Bishop Joseph Werth Returns to Ellis County for
Legleiter, Scott. "Bishop Joseph Werth Returns to Ellis County for Visit." Ellis County Star, 15 June 1995.
|Dr. Robert Firestone, left, interprets the messages of Bishop Joseph Werth of Siberia, right, during a press conference on Tuesday. This is Bishop Werth's second visit to the area in the past three years. He traveled to the area to recruit local clergy and lay persons to come and serve the Catholic Church in Siberia.|
It was nearly three years ago when Bishop Joseph Werth of Siberia first made a trek to the Volga German communities of western Kansas to meet some of his distant relatives. He returned back to this area earlier this week but with a different mission in mind--to recruit both the clergy and lay persons to help serve the Catholic church in his diocese in Siberia.
With the help of interpreter Dr. Robert Firestone, Bishop Werth was able to communicate with members of the media at a press conference on Tuesday. It was there where he spoke about the mission of his current trip.
Bishop Werth came to Hays after attending an International Conference in Colorado Springs which dealt with the state of the church in the Soviet Union and its needs.
Although the overall picture of the Catholic Church in the Soviet Union is better than it was three years ago, Werth's diocese is still in need of many things.
Werth said that they "don't have many resources," and that he felt coming back to this area would "perhaps be helpful for the church."
The Catholic Church was first dismantled in Russia in 1917. It was at that time when the churches were seized by the Russian Government and the practicing priests and nuns had to do their work "underground."
He also spoke of how many people practiced their religion secretly, and how his own family would have daily prayers and a special vigil, similar to the mass, on Sundays. Werth was also baptized by his father.
The rebirth of the Catholic Church then came on April 13, 1991, but there were only three Catholic priests actively serving in the area. "That's why it is so important to find priests," said Werth.
Since the rebirth, Werth has been amazed at the amount of religion that is still remembered from the past. During the years where practicing the Catholic faith was not allowed, people still said the prayers and sang the hymns in their own private worship services.
"They have lost a great deal," said Werth. "But it is remarkable how much they have retained."
He also added that they still practice the old-time religion and they do not practice the changes which took place after Vatican II.
Today there are around 50 priests serving with largest diocese in the world with anywhere from 100,000 to one million Catholics. There are no exact numbers Werth said.
Also serving the area are around 50 nuns, including several from the Ellis County area.
Werth relayed the trials that he has underwent to help make the Catholic religion accessible to all. One of his main goals is to build more churches for people to attend mass. Since the requisition of the 100 churches in his area took place, only four have been returned by the Government.
This has led to the building of new churches, but the increasing inflation has made is virtually impossible. For example, a church built today would cost three times as much as one built only two years ago.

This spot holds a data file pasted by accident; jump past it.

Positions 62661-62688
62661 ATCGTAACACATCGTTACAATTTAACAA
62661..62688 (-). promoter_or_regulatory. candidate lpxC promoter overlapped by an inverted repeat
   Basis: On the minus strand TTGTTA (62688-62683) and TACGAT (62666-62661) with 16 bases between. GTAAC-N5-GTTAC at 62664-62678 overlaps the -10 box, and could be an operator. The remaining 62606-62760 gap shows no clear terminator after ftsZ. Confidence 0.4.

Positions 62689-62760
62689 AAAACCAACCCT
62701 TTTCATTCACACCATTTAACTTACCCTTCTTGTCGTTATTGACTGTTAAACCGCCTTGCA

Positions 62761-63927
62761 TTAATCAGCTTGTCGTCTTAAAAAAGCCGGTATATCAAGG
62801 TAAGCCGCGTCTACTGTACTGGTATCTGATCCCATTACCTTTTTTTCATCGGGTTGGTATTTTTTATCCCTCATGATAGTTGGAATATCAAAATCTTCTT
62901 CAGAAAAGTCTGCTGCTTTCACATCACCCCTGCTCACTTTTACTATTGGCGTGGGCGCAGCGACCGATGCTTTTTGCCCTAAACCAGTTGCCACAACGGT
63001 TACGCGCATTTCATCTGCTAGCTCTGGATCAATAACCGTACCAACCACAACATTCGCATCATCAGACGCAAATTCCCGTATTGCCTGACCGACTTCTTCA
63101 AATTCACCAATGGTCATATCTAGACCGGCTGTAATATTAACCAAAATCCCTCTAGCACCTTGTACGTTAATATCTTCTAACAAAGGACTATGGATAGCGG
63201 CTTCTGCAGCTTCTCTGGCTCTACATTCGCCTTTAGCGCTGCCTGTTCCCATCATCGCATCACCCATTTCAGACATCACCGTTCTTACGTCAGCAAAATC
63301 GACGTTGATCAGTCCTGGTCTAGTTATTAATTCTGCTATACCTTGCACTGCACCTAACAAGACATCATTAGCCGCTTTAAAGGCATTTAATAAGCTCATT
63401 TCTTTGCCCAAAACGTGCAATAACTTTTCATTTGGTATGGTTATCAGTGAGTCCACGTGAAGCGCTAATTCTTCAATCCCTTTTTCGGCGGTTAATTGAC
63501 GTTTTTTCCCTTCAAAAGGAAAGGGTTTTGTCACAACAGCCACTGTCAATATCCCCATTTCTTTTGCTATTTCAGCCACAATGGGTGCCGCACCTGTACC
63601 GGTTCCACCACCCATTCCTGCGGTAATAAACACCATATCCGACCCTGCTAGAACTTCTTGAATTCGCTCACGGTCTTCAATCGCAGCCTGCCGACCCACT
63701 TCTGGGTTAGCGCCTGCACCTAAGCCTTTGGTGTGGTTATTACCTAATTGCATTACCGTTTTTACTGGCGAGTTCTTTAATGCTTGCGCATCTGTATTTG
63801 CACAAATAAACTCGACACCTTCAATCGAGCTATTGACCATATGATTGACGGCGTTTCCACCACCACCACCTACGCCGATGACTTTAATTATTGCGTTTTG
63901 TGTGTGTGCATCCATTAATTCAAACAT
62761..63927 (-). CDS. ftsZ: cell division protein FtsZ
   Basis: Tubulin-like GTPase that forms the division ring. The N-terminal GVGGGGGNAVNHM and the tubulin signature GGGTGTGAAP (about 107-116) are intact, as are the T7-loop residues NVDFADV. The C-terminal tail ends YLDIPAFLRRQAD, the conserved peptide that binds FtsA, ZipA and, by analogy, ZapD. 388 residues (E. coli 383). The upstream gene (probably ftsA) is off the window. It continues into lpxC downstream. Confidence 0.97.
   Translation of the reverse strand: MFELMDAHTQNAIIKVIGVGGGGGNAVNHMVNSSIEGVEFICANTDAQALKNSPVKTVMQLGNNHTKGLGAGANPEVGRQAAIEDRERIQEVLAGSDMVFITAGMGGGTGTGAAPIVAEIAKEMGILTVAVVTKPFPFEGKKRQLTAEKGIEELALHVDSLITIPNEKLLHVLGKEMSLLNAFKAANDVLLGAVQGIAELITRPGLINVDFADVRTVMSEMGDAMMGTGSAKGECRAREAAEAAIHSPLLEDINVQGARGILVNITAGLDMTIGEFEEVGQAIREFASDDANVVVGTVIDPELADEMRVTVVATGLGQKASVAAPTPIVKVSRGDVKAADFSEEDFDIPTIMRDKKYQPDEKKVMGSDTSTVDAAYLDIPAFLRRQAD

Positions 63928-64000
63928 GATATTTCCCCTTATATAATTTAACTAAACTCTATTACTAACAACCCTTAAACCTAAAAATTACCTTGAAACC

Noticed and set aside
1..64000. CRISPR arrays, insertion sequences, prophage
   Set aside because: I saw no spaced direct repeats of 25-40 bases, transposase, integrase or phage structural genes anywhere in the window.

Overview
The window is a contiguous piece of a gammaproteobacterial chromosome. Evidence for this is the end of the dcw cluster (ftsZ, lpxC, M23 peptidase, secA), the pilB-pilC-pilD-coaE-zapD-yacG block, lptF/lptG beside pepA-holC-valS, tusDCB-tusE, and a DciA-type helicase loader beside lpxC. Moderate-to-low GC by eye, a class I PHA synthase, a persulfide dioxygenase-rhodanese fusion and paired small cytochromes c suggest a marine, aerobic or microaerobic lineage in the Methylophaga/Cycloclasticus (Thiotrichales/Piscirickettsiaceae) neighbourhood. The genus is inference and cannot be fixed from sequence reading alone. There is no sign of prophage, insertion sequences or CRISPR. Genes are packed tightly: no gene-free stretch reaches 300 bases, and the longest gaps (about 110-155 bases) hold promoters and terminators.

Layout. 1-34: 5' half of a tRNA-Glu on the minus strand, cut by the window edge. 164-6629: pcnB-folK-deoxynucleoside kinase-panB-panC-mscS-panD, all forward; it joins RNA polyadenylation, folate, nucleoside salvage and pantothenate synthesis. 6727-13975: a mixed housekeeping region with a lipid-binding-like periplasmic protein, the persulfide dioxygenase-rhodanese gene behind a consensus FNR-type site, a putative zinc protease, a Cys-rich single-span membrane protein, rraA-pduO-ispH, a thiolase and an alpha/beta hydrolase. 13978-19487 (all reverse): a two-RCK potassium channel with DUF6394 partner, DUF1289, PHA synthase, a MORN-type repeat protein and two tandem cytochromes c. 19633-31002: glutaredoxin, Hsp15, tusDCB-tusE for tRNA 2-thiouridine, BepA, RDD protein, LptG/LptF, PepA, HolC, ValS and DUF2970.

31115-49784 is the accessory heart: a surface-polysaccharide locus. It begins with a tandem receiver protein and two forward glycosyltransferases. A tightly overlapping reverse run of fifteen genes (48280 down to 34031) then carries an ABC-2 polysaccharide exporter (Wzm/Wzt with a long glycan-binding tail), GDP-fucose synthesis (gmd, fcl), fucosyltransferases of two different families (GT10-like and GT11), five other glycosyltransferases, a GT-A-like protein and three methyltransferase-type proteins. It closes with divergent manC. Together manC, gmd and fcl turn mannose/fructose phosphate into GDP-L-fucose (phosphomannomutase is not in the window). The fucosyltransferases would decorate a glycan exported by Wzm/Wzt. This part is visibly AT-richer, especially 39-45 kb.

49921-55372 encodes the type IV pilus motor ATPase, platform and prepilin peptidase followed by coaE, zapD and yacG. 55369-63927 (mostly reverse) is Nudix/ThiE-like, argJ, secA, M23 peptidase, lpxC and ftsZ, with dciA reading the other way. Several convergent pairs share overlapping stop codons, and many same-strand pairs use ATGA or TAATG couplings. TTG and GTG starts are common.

In addition, the lack of resources and unreliable contractors have made this effort "unconscionably difficult."
Werth did say that the new Government of the Soviet Union has been very receptive of the new Catholic Church. He has never been visited by the KGB, something that was common before the rebirth of his religion.
One interesting fact that he did present was that the people of Russia have more freedoms regarding their religion than we do in America. This is partly because there is no system of laws currently in place in Siberia.
"The faithful are not prevented in assembling for religious services," said Bishop Werth. "The priests in the United States are limited by laws."
Another purpose of Werth's trip to the area was to be reacquainted with the people of the area. He spent Monday evening in Schoenchen and was met by over 50 people who are distantly related.
He was born in the city of Schoenchen on the Volga River in Russia, so coming to this area makes him feel right at home.
Werth was also the celebrant of a special mass on Tuesday evening at St. Joseph Catholic Church.
Although it is impossible to visit all of the communities in his diocese, the largest in the world, Werth enjoys visiting the smaller communities which also make him "feel right at home."
Werth's trip to the area was coordinated by Fr. Blaine Burkey, and following his trip to Hays, he will be traveling to North Dakota for other visits before returning to Siberia later this month.
One final mission of Werth's is to help seek financial contributions to continue to build churches in his diocese. The Volga German Society of Ellis County has supported this effort over the past three years.
He stated that the people in his diocese are very generous to the church, but are not able to give very much because of their low earnings.
"Our people are generous but they cannot finance the building of churches," he said.
Anyone interested in donating money to Bishop Werth's diocese or are interested in finding out how they can serve the Catholic Church in Siberia may contact Fr. Blaine Burkey for more information.
Reprinted with permission of The Ellis County Star.